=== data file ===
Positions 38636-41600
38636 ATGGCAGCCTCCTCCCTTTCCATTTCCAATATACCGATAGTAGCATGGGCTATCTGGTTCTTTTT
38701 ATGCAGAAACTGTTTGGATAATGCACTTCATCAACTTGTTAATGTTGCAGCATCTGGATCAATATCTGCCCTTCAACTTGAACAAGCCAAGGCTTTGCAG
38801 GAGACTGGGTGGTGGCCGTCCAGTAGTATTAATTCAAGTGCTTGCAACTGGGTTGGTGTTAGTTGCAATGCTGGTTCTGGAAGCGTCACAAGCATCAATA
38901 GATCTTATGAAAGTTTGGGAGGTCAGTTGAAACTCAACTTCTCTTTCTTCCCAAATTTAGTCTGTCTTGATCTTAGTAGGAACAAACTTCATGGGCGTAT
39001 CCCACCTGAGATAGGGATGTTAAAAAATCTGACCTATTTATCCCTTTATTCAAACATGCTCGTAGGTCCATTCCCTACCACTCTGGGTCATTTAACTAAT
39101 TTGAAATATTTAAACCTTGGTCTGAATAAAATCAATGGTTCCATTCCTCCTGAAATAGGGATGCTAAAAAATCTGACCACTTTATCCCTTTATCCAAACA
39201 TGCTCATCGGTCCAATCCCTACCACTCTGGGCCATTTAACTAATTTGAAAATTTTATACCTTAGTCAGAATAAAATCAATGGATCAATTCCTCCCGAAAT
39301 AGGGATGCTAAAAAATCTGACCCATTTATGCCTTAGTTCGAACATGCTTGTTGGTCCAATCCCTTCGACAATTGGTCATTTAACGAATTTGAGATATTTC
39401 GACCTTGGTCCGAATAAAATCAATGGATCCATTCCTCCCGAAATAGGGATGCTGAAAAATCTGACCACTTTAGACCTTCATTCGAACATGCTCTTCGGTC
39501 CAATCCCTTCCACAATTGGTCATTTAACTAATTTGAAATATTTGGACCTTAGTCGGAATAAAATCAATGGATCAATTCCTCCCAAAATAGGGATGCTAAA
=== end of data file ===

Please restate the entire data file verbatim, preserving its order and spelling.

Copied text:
Positions 38636-41600
38636 ATGGCAGCCTCCTCCCTTTCCATTTCCAATATACCGATAGTAGCATGGGCTATCTGGTTCTTTTT
38701 ATGCAGAAACTGTTTGGATAATGCACTTCATCAACTTGTTAATGTTGCAGCATCTGGATCAATATCTGCCCTTCAACTTGAACAAGCCAAGGCTTTGCAG
38801 GAGACTGGGTGGTGGCCGTCCAGTAGTATTAATTCAAGTGCTTGCAACTGGGTTGGTGTTAGTTGCAATGCTGGTTCTGGAAGCGTCACAAGCATCAATA
38901 GATCTTATGAAAGTTTGGGAGGTCAGTTGAAACTCAACTTCTCTTTCTTCCCAAATTTAGTCTGTCTTGATCTTAGTAGGAACAAACTTCATGGGCGTAT
39001 CCCACCTGAGATAGGGATGTTAAAAAATCTGACCTATTTATCCCTTTATTCAAACATGCTCGTAGGTCCATTCCCTACCACTCTGGGTCATTTAACTAAT
39101 TTGAAATATTTAAACCTTGGTCTGAATAAAATCAATGGTTCCATTCCTCCTGAAATAGGGATGCTAAAAAATCTGACCACTTTATCCCTTTATCCAAACA
39201 TGCTCATCGGTCCAATCCCTACCACTCTGGGCCATTTAACTAATTTGAAAATTTTATACCTTAGTCAGAATAAAATCAATGGATCAATTCCTCCCGAAAT
39301 AGGGATGCTAAAAAATCTGACCCATTTATGCCTTAGTTCGAACATGCTTGTTGGTCCAATCCCTTCGACAATTGGTCATTTAACGAATTTGAGATATTTC
39401 GACCTTGGTCCGAATAAAATCAATGGATCCATTCCTCCCGAAATAGGGATGCTGAAAAATCTGACCACTTTAGACCTTCATTCGAACATGCTCTTCGGTC
39501 CAATCCCTTCCACAATTGGTCATTTAACTAATTTGAAATATTTGGACCTTAGTCGGAATAAAATCAATGGATCAATTCCTCCCAAAATAGGGATGCTAAA